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Predictors of moving on from mental health supported accommodation in England: national cohort study

  • Helen Killaspy (a1), Stefan Priebe (a2), Peter McPherson (a3), Zohra Zenasni (a4), Lauren Greenberg (a4), Paul McCrone (a5), Sarah Dowling (a6), Isobel Harrison (a3), Joanna Krotofil (a3), Christian Dalton-Locke (a7), Rose McGranahan (a8), Maurice Arbuthnott (a9), Sarah Curtis (a10), Gerard Leavey (a11), Geoff Shepherd (a12), Sandra Eldridge (a13) and Michael King (a14)...

Abstract

Background

Around 60 000 people in England live in mental health supported accommodation. There are three main types: residential care, supported housing and floating outreach. Supported housing and floating outreach aim to support service users in moving on to more independent accommodation within 2 years, but there has been little research investigating their effectiveness.

Aims

A 30-month prospective cohort study investigating outcomes for users of mental health supported accommodation.

Method

We used random sampling, accounting for relevant geographical variation factors, to recruit 87 services (22 residential care, 35 supported housing and 30 floating outreach) and 619 service users (residential care 159, supported housing 251, floating outreach 209) across England. We contacted services every 3 months to investigate the proportion of service users who successfully moved on to more independent accommodation. Multilevel modelling was used to estimate how much of the outcome and cost variations were due to service type and quality, after accounting for service-user characteristics.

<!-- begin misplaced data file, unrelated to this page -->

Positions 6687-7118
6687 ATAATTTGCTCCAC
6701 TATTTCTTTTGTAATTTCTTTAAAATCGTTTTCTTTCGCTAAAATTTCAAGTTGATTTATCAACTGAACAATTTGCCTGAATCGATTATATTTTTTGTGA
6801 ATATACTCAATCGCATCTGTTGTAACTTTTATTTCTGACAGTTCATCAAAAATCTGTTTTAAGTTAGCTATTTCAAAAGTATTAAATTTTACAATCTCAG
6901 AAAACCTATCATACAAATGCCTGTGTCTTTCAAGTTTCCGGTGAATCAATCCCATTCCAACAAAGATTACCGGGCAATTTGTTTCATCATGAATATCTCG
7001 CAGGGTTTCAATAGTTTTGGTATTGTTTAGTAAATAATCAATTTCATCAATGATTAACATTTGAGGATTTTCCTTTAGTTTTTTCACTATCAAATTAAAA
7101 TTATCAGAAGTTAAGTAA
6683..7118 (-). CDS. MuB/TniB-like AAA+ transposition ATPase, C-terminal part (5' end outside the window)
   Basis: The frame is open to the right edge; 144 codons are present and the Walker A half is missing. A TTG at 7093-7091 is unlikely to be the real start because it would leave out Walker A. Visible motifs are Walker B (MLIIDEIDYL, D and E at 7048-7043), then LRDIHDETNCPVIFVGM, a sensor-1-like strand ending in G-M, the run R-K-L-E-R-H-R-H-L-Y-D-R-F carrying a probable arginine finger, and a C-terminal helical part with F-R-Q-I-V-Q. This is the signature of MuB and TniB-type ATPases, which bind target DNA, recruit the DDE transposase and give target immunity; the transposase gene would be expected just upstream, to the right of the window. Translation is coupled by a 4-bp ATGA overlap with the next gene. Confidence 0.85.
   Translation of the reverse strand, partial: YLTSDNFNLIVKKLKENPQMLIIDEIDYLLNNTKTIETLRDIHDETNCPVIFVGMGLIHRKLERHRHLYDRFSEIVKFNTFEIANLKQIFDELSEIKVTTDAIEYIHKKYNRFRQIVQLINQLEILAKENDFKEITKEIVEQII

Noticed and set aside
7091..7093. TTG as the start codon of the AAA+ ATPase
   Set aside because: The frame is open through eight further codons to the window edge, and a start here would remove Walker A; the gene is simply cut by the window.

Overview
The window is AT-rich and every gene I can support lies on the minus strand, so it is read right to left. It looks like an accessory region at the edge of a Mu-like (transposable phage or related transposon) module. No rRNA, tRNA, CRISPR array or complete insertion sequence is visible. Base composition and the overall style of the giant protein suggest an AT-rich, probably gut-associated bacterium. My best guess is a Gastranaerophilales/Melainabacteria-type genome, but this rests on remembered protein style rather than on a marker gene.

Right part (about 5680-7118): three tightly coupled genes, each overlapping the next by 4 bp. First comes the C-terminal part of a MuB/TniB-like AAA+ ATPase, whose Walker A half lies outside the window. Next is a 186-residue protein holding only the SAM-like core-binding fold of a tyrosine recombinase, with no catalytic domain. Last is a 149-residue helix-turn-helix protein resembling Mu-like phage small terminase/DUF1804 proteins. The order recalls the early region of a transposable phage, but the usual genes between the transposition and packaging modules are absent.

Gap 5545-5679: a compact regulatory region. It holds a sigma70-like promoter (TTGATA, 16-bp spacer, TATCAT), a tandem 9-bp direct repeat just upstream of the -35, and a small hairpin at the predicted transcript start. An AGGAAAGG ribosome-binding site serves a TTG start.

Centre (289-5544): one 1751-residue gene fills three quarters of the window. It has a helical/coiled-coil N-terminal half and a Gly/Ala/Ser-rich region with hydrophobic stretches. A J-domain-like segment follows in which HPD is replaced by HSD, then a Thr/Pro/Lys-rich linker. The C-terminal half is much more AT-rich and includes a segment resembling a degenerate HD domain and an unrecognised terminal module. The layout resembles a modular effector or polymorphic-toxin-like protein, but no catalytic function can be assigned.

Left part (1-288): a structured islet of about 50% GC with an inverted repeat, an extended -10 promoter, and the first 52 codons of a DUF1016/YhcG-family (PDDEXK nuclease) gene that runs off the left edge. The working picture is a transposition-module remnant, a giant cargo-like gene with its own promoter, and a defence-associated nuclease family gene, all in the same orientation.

Results

Overall 243/586 participants successfully moved on (residential care 15/146, supported housing 96/244, floating outreach 132/196). This was most likely for floating outreach service users (versus residential care: odds ratio 7.96, 95% CI 2.92–21.69, P < 0.001; versus supported housing: odds ratio 2.74, 95% CI 1.01–7.41, P < 0.001) and was associated with reduced costs of care and two aspects of service quality: promotion of human rights and recovery-based practice.

Conclusions

Most people do not move on from supported accommodation within the expected time frame. Greater focus on human rights and recovery-based practice may increase service effectiveness.

Declaration of interest

H.K., S.P., M.K., S.E., P. McCrone, M.A., S.C., G.L. and G.S. report a grant from National Institute of Health Research during the conduct of the study. All other authors report having no conflicts to disclose.

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Copyright

Corresponding author

Correspondence: Professor Helen Killaspy, Division of Psychiatry, University College London, Maple House, 149 Tottenham Court Road, London W1T 7NF, UK. Email: h.killaspy@ucl.ac.uk

References

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Predictors of moving on from mental health supported accommodation in England: national cohort study

  • Helen Killaspy (a1), Stefan Priebe (a2), Peter McPherson (a3), Zohra Zenasni (a4), Lauren Greenberg (a4), Paul McCrone (a5), Sarah Dowling (a6), Isobel Harrison (a3), Joanna Krotofil (a3), Christian Dalton-Locke (a7), Rose McGranahan (a8), Maurice Arbuthnott (a9), Sarah Curtis (a10), Gerard Leavey (a11), Geoff Shepherd (a12), Sandra Eldridge (a13) and Michael King (a14)...
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